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Patent Ductus Arteriosus

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This leaflet has been given to you because your baby may have a patent ductus arteriosus (PDA), commonly referred as a “duct”. This is quite a common condition in babies born prematurely. The more the premature baby is, the higher the risk of PDA. Sometimes the PDA needs treating and sometimes it closes on its own. In our experience, it can cause lot of anxiety and confusion among parents.

This leaflet is designed to help answer some questions you may have if your baby has been diagnosed with PDA. The doctor and the neonatal team looking after your baby would be happy to answer any further questions and discuss the condition in more detail.

What is a PDA?

A normal heart has four chambers – two filling chambers (atria) and two pumping chambers (ventricles). The right ventricle pumps the blood to the lungs via a big vessel called the pulmonary artery and the left ventricle pumps the blood to the rest of the body via a big vessel called the aorta.

Whilst the baby is in the womb, his/her lungs are filled with fluid and they receive very little blood. The mother’s placenta provides oxygen for the baby. The ductus arteriosus is a natural connection between the aorta and pulmonary artery while the baby is in the womb. This connection helps in re-directing blood away from the lungs. This is called fetal circulation (fig 1). All babies need the ductus arteriosus to maintain fetal circulation in the womb.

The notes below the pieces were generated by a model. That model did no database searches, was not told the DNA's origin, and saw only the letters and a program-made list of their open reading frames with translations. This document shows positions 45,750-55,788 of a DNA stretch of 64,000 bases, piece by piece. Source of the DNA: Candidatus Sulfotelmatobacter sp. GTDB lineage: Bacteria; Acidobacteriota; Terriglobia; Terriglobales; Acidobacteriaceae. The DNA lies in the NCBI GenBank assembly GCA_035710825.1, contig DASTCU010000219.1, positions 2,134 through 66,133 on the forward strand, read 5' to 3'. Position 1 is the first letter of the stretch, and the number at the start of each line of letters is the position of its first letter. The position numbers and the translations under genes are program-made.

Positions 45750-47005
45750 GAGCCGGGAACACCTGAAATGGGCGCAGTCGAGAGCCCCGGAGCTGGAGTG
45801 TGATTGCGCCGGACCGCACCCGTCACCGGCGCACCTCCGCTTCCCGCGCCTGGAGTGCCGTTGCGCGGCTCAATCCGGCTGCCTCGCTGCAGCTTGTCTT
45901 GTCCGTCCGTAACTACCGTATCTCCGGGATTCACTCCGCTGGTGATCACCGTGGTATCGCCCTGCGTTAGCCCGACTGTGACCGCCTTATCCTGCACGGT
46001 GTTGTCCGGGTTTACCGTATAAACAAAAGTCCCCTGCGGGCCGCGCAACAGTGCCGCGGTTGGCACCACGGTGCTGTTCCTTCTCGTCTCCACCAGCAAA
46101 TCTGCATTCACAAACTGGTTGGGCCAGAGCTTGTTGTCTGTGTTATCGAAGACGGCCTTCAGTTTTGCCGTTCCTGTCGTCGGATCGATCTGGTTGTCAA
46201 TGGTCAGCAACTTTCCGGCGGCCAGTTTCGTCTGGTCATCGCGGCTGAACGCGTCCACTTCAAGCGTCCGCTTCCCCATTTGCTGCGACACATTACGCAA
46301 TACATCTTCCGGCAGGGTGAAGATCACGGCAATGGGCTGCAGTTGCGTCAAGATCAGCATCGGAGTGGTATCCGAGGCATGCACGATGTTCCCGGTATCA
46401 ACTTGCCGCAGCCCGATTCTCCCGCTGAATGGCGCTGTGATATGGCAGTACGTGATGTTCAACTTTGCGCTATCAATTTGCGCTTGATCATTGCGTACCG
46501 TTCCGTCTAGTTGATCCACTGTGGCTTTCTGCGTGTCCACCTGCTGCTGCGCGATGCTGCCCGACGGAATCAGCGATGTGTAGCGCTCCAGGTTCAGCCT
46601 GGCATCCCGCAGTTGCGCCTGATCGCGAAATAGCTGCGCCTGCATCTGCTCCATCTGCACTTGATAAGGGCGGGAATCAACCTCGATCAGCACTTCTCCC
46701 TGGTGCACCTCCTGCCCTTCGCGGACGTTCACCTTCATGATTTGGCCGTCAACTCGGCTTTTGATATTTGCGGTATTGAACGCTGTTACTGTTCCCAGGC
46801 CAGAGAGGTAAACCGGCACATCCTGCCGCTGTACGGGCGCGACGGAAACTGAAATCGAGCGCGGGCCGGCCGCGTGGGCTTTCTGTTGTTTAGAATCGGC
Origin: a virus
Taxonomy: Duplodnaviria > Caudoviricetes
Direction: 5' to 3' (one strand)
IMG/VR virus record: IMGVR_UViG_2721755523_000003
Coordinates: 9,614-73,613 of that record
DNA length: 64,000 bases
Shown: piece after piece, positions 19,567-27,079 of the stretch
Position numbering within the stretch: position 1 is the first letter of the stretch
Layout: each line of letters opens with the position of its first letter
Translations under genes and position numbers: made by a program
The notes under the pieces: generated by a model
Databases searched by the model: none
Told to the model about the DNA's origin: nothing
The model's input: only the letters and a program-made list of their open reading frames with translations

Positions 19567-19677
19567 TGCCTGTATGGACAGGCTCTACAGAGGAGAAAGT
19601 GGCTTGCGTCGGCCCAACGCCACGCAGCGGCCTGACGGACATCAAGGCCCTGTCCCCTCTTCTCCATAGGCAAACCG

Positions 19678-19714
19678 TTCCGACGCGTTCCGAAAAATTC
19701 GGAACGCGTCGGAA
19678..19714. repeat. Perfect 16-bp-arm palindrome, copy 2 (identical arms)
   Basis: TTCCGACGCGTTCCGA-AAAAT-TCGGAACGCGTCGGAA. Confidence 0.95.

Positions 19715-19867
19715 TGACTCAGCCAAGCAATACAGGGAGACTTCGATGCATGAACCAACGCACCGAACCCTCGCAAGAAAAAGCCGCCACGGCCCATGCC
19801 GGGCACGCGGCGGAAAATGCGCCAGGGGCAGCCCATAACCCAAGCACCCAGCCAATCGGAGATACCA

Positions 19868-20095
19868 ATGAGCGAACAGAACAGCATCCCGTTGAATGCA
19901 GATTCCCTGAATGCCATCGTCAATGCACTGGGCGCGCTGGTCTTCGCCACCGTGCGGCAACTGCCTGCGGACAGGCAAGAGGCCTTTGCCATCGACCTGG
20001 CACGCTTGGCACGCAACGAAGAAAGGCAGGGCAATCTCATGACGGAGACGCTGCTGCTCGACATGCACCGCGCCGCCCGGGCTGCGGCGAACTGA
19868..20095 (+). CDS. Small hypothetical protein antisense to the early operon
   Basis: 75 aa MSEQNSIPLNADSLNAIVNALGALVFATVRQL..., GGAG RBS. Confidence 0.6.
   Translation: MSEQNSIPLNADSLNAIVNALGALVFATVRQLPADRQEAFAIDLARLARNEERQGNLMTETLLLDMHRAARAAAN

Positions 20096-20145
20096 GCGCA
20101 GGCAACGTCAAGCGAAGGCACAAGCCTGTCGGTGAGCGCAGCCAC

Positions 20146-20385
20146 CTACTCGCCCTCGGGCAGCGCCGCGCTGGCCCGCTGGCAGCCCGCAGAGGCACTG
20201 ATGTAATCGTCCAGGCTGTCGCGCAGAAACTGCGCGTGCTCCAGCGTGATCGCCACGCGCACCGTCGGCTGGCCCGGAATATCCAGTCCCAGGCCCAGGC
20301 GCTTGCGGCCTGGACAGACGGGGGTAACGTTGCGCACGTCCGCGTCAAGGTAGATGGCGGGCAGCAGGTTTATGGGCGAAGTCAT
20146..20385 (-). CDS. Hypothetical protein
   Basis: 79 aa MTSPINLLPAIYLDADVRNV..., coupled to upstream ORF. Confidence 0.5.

Diagram of the heart labelled: RA (right atrium), RV (right ventricle), LA (left atrium), LV (left ventricle), AO (aorta), PA (pulmonary artery), PDA (patent ductus arteriosus) and arrow showing direction of blood flow.
Figure 1: Fetal circulation diagram

After birth, the fluid from the lungs disappears, the baby starts to breathe, and the lungs start receiving blood to take the oxygen around the body. The ductus arteriosus is no longer needed and usually it closes shortly after birth. This establishes the neonatal circulation (fig 2).

Diagram of the heart, labelled: RA (right atrium), RV (right ventricle), LA (left atrium), LV (left ventricle), AO (aorta), PA (pulmonary artery), PFO (patent foramen of Ovale) and arrow showing direction of blood flow
Figure 2: Neonatal circulation

In some babies, especially in those born prematurely, this vessel may remain open (patent). This is called a patent ductus arterious (PDA), commonly referred to as a ‘duct’ (Fig 3).

Diagram of the heart, labelled: RA (right atrium), RV (right ventricle), LA (left atrium), LV (left ventricle), AO (aorta), PA (pulmonary artery), PDA (patent ductus arteriosus) arrow showing direction of blood flow